The Eurozone veto could strengthen UK’s emerging market trading

15th December 2011

Certainly the Eurozone, particularly Germany, is among the UK's key trading partners. The US is the largest trading partner at 13%, but Germany is 11.2% and has seen the strongest growth from 2010 to 2011.

There is also no doubt that the UK has been over-reliant on the financial services sector and needs to diversify its export base:

"Warren Buffet, previously warned that the UK's over reliance on its services sector exposed the economy to a higher risk of recession. George Soros has recently said that his concern about the recovery of the UK economy is its dependence on the financial service industry." Sir John Rose, Chief executive of Rolls Royce recently quoted ‘This country needs a broad portfolio of assets. There is an over dependence on financial services. If you are a one-trick pony, you have to hope that people continue to like your trick.'"

As such, Cameron's apparent neglect of the UK's trading relationships in the Eurozone would seem counterproductive. However, there is a question of whether the answer to the diversification of the UK economy lies within Europe.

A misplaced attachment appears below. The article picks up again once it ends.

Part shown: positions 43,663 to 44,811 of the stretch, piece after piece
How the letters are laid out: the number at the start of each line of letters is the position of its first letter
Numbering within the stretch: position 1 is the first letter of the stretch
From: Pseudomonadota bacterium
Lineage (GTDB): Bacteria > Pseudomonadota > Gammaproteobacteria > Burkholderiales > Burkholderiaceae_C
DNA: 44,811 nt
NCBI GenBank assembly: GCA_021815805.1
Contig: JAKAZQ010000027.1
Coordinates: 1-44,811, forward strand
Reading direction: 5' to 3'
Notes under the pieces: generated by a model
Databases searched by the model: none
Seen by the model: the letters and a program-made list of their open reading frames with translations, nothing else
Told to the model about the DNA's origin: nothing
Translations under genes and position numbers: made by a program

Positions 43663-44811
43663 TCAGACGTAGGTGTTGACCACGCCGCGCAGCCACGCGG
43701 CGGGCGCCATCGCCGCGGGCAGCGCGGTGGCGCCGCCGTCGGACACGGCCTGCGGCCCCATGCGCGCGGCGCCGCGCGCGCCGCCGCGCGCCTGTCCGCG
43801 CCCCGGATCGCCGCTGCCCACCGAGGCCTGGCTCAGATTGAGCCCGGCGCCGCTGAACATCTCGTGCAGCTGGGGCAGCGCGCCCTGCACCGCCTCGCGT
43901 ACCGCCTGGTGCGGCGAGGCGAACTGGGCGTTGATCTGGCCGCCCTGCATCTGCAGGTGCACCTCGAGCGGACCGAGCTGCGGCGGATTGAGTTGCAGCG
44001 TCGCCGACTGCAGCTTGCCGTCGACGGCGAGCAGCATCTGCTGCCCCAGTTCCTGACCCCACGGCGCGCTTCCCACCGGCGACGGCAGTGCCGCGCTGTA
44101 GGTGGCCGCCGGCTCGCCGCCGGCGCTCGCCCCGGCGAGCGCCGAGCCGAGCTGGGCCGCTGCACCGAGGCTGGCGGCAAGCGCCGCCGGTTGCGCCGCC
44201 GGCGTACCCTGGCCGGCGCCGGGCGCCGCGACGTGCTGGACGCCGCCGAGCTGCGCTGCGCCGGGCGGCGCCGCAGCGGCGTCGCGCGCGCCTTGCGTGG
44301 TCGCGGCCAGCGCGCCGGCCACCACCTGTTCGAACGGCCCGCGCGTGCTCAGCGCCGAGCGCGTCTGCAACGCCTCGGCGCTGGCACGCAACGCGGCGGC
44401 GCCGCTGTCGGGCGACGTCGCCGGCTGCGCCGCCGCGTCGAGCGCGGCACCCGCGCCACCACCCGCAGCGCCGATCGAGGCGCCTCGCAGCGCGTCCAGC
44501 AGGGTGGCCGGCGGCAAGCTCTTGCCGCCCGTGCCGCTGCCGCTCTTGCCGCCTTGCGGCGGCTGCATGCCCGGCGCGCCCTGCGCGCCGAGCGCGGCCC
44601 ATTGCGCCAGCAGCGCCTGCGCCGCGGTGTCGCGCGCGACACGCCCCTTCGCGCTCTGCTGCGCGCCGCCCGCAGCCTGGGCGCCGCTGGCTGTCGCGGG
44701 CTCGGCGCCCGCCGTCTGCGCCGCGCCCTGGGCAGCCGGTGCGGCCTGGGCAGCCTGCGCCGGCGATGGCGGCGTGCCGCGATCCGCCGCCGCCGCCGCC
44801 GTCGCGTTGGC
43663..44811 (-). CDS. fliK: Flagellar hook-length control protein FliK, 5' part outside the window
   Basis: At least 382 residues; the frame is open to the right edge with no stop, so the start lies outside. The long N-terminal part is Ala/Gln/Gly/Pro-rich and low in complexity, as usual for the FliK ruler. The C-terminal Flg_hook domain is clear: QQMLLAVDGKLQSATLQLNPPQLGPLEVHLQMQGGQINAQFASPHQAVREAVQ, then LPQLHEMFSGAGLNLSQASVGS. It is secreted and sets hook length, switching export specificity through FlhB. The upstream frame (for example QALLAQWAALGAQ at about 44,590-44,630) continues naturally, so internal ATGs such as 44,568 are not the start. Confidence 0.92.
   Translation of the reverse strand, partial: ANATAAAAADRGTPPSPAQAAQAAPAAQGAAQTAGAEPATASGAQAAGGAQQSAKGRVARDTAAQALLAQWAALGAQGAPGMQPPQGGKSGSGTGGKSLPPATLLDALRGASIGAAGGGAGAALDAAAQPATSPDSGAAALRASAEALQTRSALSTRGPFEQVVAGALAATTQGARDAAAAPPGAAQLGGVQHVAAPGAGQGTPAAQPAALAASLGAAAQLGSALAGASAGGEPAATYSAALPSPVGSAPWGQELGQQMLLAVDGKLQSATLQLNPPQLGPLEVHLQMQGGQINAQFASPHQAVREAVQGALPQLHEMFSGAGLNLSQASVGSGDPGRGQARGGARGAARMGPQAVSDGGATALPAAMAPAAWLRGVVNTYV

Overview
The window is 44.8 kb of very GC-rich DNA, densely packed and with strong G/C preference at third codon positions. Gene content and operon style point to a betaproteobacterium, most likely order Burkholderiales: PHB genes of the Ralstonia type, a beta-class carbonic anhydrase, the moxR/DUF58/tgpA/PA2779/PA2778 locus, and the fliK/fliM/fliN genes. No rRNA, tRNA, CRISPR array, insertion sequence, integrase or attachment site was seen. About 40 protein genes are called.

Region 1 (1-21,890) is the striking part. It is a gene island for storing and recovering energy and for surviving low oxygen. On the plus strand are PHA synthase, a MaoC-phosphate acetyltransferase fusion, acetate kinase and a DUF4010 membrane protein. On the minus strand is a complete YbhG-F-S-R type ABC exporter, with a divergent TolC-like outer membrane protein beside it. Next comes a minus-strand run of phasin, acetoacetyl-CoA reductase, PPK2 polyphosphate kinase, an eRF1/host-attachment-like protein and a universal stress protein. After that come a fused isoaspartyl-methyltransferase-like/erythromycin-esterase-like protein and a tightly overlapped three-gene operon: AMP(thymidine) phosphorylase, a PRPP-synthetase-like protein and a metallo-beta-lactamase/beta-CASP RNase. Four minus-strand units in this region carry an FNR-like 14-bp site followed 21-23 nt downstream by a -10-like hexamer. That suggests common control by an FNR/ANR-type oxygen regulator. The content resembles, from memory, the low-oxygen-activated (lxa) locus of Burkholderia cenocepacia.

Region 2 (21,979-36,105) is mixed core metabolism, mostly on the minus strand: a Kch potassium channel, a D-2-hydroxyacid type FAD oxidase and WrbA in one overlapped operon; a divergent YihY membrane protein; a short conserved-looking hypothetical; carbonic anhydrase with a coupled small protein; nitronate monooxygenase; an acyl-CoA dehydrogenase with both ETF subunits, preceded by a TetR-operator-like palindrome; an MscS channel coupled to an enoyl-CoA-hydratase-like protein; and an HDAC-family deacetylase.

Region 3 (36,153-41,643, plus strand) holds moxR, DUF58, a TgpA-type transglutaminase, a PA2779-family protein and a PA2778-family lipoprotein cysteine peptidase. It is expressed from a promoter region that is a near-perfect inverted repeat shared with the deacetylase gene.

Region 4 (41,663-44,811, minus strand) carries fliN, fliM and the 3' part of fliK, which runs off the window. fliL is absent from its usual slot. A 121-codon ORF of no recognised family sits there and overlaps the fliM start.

This Ernst and Young report into the UK export sector puts its relative weakness squarely on its inability to penetrate emerging markets:

"We attribute the poor performance of the past ten years to a combination of a lack of penetration of emerging markets, in particular the BRIC countries, and a loss of competitiveness brought about by a persistently overvalued pound. However, future prospects look more encouraging. Though it lags behind many of its competitors in the developed world, the UK has made some encouraging progress in re-orientating its exports towards emerging markets in recent years. Furthermore, the gain in competitiveness delivered by the steep devaluation of the pound over the past three years will also help UK exporters to gain market share in more traditional markets such as the EU and the US."